6063 Stay away! only 49% of the strength of 6061
Pipe railing, furniture, architectural extrusions, marine applications, truck & trailer, recreation equipment, building products, electrical and electronic parts

7075 alloyed with zinc
High strength alloy in aircraft & structures, recreation equipment

6061 has good corrosion resistance and is by far the least expensive of the heat treatable alloys.

2024 and 7075 are the high strength alloys. All airliners are made from 2024 and 7075 series, we don't use much 6061 on commercial aircraft.

2024 is stronger than 6061 but corrodes easily, It does bend and machine very nicely, 7075 is hard and strong. both are expensive.

Then you get into the heat treating, t-3 t-5 t-6 etc. Never use -0 aluminum in a structural application, it is annealed and must be heat treated after forming before you use it.

If you were to build a gyro out of 2024 you could use thinner wall tubing for the same strength as 6061, but it would cost three times as much, and it would have to be properly prepared and treated, I.E. Acid etched and alodined, primered and painted inside and out.

I would never use mast tubing that was not marked as it would likey be 6063.

I have ordered from online metals, as well as Stock car steel in mooresville NC. When I was unable to find the size I needed at Aircraft Spruce.
Stock Car steel was way better on shipping, and it was all marked with the grade.

Aircraft spruce is good too, but I can just stop by and not worry about shipping, but wicks and AC spruce specialize in aircraft so you know what you are getting.
__________________
The government cannot give anything to anybody that the Government does not first take from somebody else.

I prefer dangerous freedom over peaceful slavery.
- Thomas Jefferson


Scott Essex....Flying H Ranch
Reply With Quote
  #10  
Old 02-06-2017, 05:30 PM
JPAnderson JPAnderson is online now
Magpie
 
Join Date: Nov 2016
Location: Havre, Montana
Posts: 31
Default

The Brock KB-2 plans call for 2024-T3 or T4 in couple of places. Some strips along the leading edge of the plywood rudder and the nose wheel assembly. It was the price of the 3/16" material for nose wheel assembly that was the shocker.

I suspect Ken Brock bought the material in the T0 state, formed and had it heat treated.

Thanks for the feedback. I'm going to order more material in the near future. If I order from onlinemetals.com I'm going to call and talk with them. I might call regarding this last order when I run across the paperwork. The material I ordered in the past was marked and usually Alcoa for the mill.

John
Reply With Quote
  #11  
Old 02-07-2017, 02:30 AM
Earthboundmisft's Avatar
Earthboundmisft Earthboundmisft is offline
Junior Member
 
Join Date: Jun 2006
Location: Satellite Beach, (Sea Park),(Original 'Lums Bums' surfer), Florida
Posts: 2,063
Default

Good post Scott, thanks. I'm printing and saving it as a quick reference. 👍
__________________
" Amaze Your Friends, Annoy Your Neighbors"
Reply With Quote
  #12  
Old 02-07-2017, 10:23 AM
JPAnderson JPAnderson is online now
Magpie
 
Join Date: Nov 2016
Location: Havre, Montana
Posts: 31
Default

I sent a message to onlinemetals.com to see what they have to say.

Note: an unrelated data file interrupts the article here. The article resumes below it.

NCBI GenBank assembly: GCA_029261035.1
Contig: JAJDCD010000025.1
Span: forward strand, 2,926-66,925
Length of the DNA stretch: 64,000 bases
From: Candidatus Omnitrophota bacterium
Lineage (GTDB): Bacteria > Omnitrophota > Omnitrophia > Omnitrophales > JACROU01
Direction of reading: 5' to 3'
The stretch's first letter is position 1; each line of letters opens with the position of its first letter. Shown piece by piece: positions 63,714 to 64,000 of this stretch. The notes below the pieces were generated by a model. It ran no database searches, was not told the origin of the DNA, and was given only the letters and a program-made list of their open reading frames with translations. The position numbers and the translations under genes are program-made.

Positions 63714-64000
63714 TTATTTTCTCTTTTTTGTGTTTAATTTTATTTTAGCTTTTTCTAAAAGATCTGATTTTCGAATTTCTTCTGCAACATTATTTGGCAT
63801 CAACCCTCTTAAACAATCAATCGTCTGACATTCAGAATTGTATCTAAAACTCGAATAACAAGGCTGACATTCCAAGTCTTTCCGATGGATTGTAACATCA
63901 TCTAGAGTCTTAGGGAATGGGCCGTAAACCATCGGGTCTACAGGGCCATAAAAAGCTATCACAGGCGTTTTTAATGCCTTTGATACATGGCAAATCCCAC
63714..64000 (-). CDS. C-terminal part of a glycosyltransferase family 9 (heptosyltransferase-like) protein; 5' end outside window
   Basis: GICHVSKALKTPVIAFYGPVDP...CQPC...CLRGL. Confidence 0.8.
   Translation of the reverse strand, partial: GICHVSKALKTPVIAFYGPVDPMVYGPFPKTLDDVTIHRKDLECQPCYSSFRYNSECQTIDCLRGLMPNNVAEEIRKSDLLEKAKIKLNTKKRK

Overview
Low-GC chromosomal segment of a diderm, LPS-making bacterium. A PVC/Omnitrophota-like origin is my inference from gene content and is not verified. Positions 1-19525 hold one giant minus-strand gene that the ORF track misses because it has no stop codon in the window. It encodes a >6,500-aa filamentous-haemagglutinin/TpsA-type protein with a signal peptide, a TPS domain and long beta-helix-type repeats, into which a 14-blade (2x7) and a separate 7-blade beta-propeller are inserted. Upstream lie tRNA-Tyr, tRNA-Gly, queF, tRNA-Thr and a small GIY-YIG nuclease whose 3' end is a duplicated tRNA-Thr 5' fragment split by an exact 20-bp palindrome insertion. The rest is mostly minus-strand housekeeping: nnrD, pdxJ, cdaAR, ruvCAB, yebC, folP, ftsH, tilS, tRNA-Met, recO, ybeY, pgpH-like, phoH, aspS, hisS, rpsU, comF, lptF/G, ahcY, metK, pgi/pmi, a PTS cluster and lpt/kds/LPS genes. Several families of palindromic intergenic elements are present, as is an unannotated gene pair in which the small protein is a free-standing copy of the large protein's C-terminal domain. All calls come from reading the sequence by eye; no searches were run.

I've ordered materials from them in the past and it was all die marked. It's always been Alcoa in the past. This is supposedly SAPA Industrial Extrusions metal.

John
Reply With Quote
  #13  
Old 02-13-2017, 11:49 AM
Doug Riley's Avatar
Doug Riley Doug Riley is offline
Platinum Member
 
Join Date: Jan 2004
Posts: 6,022
Default

The materials spec sheet that I received in the late 60's with my Bensen plans called out 6063-T5 for all of the angle struts except for the mast-keel braces under the engine and the braces that triangulate the Mac engine mount.

The angle materials in the Bensen kit clearly were of an alloy softer than 6061-T6, as they bent very easily without cracking, were darker and shinier than 6061, and had no structural cross-section, i.e. they had sharp interior corners. The kit contained two sticks of 6061-T6 angle, with interior corner radii, as well.

Most people who've copied or adapted the Bensen plans have used 6061-T6 angle throughout. Bensen, however, used common, commercially-available materials wherever it was safe to do so.
Reply With Quote
  #14  
Old 02-13-2017, 12:26 PM
C. Beaty C. Beaty is offline
Gold Supporter
 
Join Date: Apr 2004
Location: Florida
Posts: 9,018
Default

A long column in compression, such as a strut of aluminum angle, fails by “bowing” (elastic deformation) rather than “crumpling” (plastic deformation) by a short column.

The compression load at which a long column “bows” depends upon its modulus of elasticity. The modulus of elasticity is nearly the same for all aluminum alloys.

https://www.youtube.com/watch?v=SIFf...zJYXMk3WzzUli7
Reply With Quote
  #15  
Old 02-13-2017, 02:10 PM
JPAnderson JPAnderson is online now
Magpie
 
Join Date: Nov 2016
Location: Havre, Montana
Posts: 31
Default

I'm using Brock KB-2 plans and they call for 6061-T6 other than some 2024-T4 in the axles and some plate/sheet.

Good to know that perspective using Young's Modulus and that all aluminum is about the same in long column compression. I'll run that one by an engineer buddy.

I never heard back from onlinemetals. I guess I wasn't too worried. I ordered more material today.

John
Reply With Quote
Reply

Thread Tools
Display Modes Rate This Thread
Rate This Thread:

Posting Rules
You may not post new threads
You may not post replies
You may not post attachments
You may not edit your posts

BB code is On
Smilies are On
[IMG] code is On
HTML code is Off

Forum Jump


All times are GMT -8. The time now is 07:57 PM.


Powered by vBulletin® Version 3.8.4
Copyright ©2000 - 2017, Jelsoft Enterprises Ltd.
Ad Management plugin by RedTyger